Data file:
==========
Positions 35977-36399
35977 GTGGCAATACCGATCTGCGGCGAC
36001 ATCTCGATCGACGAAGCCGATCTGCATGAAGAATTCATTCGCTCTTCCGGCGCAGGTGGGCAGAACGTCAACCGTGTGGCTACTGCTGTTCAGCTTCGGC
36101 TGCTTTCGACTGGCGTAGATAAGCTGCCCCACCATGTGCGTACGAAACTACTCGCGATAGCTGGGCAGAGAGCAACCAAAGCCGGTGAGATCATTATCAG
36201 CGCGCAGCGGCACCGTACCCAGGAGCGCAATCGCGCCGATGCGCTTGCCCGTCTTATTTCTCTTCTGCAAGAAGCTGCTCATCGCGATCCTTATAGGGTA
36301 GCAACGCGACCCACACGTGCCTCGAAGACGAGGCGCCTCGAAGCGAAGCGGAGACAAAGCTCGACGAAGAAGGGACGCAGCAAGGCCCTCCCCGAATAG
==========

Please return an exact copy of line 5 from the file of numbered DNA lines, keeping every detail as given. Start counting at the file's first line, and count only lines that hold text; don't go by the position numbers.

36201 CGCGCAGCGGCACCGTACCCAGGAGCGCAATCGCGCCGATGCGCTTGCCCGTCTTATTTCTCTTCTGCAAGAAGCTGCTCATCGCGATCCTTATAGGGTA